5 easy tips and tricks for a successful still life set up


I set up this still life knowing I was using the palette knife for the January 2019 demo. I wanted to demonstrate how to use the straight edge of the palette knife to paint with. So I picked these two different colored boxes. Using only two colors, Venetian Red and Titanium White I knew I wanted to make sure there was a strong contrast. The painting was going to be a monochromatic painting with values not color. So I started with the big empty box laying on its side and positioned it so the back of it was in complete darkness with a strong single light source. As I set up the items inside I noticed the light coming across the base, up the side planes and over the top.

Here are five quick tips on setting up you’re still life.

  1. Find some items you want to paint. If you’re making a final painting it should definitely have some meaning to you or you’re not going to want to keep at it. If you’re painting a still life as practice then maybe pick an item that challenges you or that you just have lying around. I painted a lot of apples because that’s just what I have lying around and I wanted to paint.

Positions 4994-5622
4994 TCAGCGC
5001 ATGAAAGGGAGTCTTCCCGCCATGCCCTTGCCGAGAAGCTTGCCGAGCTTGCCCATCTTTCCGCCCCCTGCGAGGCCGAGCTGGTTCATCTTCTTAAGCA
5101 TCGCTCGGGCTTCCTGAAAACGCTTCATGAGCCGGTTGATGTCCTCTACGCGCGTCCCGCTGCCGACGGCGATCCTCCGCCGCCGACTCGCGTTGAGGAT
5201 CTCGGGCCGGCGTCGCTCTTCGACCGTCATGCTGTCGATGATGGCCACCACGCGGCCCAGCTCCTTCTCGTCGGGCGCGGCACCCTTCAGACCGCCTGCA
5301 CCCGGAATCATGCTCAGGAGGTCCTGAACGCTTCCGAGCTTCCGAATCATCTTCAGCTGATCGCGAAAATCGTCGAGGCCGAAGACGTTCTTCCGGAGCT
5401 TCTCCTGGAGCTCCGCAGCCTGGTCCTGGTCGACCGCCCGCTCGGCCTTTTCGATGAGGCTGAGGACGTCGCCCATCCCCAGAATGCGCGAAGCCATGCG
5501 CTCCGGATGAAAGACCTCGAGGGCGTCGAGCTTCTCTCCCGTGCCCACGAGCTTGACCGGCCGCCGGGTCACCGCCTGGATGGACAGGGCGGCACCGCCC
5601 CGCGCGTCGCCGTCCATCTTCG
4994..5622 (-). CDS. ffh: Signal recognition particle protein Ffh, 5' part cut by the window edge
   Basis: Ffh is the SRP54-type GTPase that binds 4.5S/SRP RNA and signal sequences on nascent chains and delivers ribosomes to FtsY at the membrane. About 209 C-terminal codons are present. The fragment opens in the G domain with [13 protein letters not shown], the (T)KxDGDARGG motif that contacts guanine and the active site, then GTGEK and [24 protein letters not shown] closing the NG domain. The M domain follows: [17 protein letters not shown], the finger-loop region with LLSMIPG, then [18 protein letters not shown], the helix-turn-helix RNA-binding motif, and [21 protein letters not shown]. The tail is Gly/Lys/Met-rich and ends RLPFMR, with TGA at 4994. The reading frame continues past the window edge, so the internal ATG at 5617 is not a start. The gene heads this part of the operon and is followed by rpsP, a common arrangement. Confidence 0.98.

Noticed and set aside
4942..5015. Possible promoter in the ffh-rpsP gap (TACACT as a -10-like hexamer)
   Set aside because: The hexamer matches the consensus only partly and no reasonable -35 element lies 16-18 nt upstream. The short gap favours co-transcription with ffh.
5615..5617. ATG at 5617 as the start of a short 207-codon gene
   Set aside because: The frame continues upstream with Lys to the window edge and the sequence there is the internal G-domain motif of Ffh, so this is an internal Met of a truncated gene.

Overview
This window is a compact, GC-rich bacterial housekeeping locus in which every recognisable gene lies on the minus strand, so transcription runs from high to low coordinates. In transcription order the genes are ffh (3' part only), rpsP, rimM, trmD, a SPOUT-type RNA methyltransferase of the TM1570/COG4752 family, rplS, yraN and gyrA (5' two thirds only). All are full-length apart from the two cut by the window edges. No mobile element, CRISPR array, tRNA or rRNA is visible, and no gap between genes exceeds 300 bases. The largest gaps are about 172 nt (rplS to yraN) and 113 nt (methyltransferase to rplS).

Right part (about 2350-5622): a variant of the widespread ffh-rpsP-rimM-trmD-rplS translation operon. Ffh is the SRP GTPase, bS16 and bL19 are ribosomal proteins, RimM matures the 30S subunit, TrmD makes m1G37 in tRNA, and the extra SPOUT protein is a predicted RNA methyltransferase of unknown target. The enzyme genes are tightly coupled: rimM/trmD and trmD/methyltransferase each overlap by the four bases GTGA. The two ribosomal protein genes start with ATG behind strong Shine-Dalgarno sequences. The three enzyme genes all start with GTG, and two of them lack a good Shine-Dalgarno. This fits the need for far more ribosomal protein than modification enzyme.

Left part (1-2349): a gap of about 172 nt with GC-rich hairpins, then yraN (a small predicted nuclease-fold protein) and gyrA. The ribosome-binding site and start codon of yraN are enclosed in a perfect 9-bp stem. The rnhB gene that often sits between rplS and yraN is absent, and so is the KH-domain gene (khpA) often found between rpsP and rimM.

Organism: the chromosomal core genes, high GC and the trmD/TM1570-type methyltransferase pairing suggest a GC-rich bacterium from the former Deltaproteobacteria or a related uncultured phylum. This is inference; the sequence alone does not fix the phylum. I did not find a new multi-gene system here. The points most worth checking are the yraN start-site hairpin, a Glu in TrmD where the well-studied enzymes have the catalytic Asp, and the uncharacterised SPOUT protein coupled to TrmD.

2. Have a single light source that you can adjust to create the lighting affect and mood you’re trying to achieve.

  3. Experiment with the lighting to create a mood. For example if it’s strong straight overhead light that gives a much different feel than if it’s off to the side or a soft diffused light.

  4. Arrange and rearrange the items with some overlap to create space, depth and keep in mind all the rules of composition.

  5. Use a large open box on its side to set up a smaller still life inside. You have a better chance of controlling the light if you’re in a room with multiple light sources.

Let me know what you think of these tips and tricks. Have you set up a still life? What works well for you? Can’t wait to hear what you have to say. Thanks for reading.

For additional fun watch the demo of the painting here and watch me premix the colors to make the painting quicker and easier to complete.